but probably a group of related individuals

Discussion in 'English Only' started by ironman2012, Mar 7, 2013.

  1. ironman2012 Senior Member

    The scenario that emerges, conclude the researchers, is of all the Alcedo tortoises getting blown off the volcano at the time of eruption except for the lone, lucky lineage, which could have been as small as a single pregnant tortoise, but probably a group of related individuals.

    (This comes from October 2, 2003 Did Galápagos Turtle Lineage Survive Ancient Blast? in National Geographic.)

    I think this sentence means the scenario is all tortoises died execpt for one which could have been a pregnant tortoise. But I don't understand the structure of the bold part. What is the subject? What is the relation between it and its preceeding sentence?

    Thanks in advance!
  2. entangledbank

    entangledbank Senior Member

    English - South-East England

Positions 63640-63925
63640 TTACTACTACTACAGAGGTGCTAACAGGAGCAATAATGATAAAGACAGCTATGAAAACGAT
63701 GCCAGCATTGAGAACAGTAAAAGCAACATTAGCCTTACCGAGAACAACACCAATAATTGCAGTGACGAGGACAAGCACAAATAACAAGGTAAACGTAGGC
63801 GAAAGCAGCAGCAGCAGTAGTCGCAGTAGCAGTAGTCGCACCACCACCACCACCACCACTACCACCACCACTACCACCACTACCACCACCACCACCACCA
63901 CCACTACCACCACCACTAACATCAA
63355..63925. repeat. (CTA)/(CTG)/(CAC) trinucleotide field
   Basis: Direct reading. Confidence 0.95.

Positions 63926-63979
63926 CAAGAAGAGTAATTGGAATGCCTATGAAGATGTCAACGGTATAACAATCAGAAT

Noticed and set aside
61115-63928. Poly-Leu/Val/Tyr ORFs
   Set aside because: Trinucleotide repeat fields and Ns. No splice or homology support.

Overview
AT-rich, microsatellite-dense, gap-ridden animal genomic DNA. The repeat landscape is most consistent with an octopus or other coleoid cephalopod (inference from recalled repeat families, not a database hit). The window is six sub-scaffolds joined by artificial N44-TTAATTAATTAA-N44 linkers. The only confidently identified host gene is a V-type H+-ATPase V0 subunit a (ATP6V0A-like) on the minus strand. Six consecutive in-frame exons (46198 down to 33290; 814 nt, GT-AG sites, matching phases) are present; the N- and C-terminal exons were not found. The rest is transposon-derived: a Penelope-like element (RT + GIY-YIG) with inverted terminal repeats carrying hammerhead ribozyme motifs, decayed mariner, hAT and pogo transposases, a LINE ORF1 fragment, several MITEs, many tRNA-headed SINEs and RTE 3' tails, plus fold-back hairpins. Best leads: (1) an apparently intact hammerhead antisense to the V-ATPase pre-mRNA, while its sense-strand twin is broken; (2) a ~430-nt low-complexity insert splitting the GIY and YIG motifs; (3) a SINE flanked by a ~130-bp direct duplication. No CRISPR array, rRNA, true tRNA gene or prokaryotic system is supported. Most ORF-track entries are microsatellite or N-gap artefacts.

Strictly it should be 'but was probably . . .' - I'd add 'was' if I was editing this. The lucky lineage (which survived) could have been one pregnant tortoise, but (it) was probably a group of related tortoises.
  3. ironman2012 Senior Member

    Thank you! Can I understand it this way: The lucky lineage could have been one pregnant tortoise, or it could have been a group of related tortoises?
  4. pob14 Senior Member

    Central Illinois
    American English
    Right, but you are losing the original's suggestion that it is more likely to have been a group than a single tortoise.

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